Home > Android, Games Programming, Graphics, OpenGL, Programming > Android Terrain Test 2 : Clouds

Android Terrain Test 2 : Clouds

So I again went playing with OpenGL ES 2 on Android, this time I added clouds to the terrain:

Clouds_Screenshot

Not only that but I also learned new things about OpenGL ES 2 and fixed some deadly bugs in my previous code and reorganized the code in a better way.

Here are some screenshots showing the results of using different textures and different configurations for the clouds:

(Wow! this is my first time trying the gallery feature in WordPress 😀 )


Try it on your Android:

FuchsGL_Clouds.apk (866KB) Android 2.3.3+

Source code :

FuchsGL_Clouds Source.zip (884KB) Eclipse project

The WebGL Version:

Once again I made a WebGL version despite the fact that I hate Javascript (yuk) , but what can I say? the portability of WebGL is very tempting, people are usually lazy to download files, with WebGL it only costs a single click ;).

The WebGL version looks better than the Android one, because I could set the background color of the canvas to black which makes the blending of the clouds give nice results:

WebGL Clouds

WebGL Clouds

Here’s the direct link to the WebGL version:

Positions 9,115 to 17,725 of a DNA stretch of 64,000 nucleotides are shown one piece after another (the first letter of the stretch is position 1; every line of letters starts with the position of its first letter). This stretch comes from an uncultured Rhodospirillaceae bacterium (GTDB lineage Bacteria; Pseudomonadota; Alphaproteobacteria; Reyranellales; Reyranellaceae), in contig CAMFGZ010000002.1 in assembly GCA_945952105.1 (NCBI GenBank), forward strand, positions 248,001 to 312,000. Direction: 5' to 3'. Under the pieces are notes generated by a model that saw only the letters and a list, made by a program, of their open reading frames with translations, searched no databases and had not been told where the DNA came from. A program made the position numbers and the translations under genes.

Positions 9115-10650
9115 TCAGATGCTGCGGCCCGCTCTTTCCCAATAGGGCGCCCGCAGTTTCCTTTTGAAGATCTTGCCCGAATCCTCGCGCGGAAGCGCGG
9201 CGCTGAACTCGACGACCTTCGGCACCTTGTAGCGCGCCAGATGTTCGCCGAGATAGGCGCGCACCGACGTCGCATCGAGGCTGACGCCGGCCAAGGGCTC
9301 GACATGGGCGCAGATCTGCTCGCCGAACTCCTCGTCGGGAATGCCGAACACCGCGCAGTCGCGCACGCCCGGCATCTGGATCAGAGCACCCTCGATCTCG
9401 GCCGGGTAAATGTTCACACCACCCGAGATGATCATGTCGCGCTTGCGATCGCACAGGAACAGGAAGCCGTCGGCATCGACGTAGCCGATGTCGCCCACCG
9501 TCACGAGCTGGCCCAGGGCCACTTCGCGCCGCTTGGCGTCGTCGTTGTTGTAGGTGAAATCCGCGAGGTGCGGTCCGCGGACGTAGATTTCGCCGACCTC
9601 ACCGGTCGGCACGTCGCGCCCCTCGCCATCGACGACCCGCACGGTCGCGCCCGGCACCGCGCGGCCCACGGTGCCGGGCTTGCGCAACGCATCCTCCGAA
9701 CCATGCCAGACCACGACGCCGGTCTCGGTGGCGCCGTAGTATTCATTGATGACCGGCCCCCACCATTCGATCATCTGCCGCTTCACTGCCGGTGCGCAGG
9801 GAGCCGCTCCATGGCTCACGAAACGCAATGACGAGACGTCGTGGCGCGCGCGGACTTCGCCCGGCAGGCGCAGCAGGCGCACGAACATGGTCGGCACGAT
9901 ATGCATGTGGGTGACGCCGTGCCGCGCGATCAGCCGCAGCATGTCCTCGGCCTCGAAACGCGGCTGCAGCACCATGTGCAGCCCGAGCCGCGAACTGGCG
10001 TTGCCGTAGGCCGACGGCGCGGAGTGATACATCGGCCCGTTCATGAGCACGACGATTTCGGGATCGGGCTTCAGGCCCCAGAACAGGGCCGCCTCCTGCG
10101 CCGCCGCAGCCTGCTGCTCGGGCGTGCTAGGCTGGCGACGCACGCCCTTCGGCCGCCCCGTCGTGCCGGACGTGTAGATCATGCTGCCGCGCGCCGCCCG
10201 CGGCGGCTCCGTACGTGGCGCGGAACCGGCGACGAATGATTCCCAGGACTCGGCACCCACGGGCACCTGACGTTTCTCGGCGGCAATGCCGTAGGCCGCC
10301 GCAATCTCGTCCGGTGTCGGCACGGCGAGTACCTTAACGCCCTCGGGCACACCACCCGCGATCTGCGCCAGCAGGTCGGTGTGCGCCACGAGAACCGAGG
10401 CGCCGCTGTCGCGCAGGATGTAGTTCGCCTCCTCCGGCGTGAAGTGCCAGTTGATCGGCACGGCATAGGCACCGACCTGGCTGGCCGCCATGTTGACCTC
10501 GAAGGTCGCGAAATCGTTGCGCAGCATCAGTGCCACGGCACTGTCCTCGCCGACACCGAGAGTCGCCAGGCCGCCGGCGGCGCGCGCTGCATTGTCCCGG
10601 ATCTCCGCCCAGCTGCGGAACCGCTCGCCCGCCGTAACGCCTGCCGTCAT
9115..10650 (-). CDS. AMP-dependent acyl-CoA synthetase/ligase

https://drive.google.com/open?id=0B-9zlOMgWVtKUDd1d2RWdlRmak0

It also contains a QR Code for a web version I made for mobile devices, it will (hopefully) fill the screen of the browser, here it’s just in case you’re reading this on a mobile or tablet:

https://dl.dropbox.com/u/12942790/Blog/FWGL_Clouds/mFWGL_Clouds.html (Dtopbox no longer supports direct links)

Source code: the source code in the HTML file above is minimized to reduce size and get performance using the online tool jscompress.com, this way the code get’s smaller without breaking its functionality.

If you want the code here it is as an Aptana Studio project:

FuchsWGL_Clouds Souce.zip (693 KB)

On thing I came across on the internet is this presentation : Debugging and Optimizing WebGL Applications, it contains lots of useful information to get the best performance out of your WebGL game.

Some technical notes:

– Each cloud is rendered as a particle that has it’s own buffers, since the particles here are static it would be better to store all of them in two buffers (array buffer + element array buffer) instead of 2n buffers.

– The clouds are not ordered by depth before rendering.

– I created my own particles using spherical billboards, so each cloud is a quad that always faces the camera, I didn’t use point sprites because I needed rectangular sprites (can it be done?).

– The class CloudRenderer is the main renderer and it renders everything (sorry if the name is misleading).

And that’s it I guess 😀 drop a comment if you have a question or something :D.

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  1. amr
    11/03/2013 at 2:18 pm

    Really nice work brother …. keep the good work 🙂

  2. Ricardo
    11/10/2013 at 1:59 pm

    THANKSSSSS !!! JUST THAT I NEEDED , a simple terrain open gl project 😀

  3. 25/10/2013 at 2:18 am